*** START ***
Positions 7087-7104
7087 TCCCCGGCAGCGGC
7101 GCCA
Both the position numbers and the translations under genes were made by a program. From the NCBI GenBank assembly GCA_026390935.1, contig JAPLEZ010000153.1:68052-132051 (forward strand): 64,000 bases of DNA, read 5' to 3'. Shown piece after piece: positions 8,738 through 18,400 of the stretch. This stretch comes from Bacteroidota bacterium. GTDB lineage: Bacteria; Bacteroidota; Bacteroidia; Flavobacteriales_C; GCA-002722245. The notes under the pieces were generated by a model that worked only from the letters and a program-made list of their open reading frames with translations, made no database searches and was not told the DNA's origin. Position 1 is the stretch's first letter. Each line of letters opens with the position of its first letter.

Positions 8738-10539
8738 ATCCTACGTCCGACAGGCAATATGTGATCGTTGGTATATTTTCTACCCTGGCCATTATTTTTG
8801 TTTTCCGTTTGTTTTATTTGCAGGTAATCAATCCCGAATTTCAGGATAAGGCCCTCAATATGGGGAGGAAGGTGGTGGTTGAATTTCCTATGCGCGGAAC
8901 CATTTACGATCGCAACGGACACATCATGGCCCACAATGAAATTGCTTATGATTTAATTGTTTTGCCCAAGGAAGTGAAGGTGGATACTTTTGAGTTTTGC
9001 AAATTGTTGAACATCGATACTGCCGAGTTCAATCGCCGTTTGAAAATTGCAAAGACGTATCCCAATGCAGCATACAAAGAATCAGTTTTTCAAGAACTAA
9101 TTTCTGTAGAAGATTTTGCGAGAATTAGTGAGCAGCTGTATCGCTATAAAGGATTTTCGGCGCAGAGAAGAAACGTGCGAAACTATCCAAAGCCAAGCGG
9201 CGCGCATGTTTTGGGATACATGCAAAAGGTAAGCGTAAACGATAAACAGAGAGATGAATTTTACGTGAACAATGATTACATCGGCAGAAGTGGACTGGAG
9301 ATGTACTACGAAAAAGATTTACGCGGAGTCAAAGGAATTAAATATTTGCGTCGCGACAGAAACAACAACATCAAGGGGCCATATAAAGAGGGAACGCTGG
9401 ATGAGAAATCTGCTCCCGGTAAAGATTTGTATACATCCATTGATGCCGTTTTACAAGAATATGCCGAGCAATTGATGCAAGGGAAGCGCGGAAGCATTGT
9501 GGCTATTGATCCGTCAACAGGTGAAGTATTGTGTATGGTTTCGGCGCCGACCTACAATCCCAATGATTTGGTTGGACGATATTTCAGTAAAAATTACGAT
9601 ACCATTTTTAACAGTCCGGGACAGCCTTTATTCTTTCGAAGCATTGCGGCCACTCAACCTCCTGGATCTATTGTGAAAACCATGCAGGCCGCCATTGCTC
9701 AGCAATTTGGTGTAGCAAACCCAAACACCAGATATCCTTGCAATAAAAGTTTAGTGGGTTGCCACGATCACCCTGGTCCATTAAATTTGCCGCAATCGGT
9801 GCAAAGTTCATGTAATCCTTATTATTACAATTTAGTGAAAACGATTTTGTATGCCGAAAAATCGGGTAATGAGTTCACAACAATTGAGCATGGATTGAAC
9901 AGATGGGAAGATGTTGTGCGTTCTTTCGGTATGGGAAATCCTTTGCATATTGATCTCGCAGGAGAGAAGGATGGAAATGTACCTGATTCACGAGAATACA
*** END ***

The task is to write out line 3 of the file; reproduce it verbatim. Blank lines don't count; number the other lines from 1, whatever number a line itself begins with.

7101 GCCA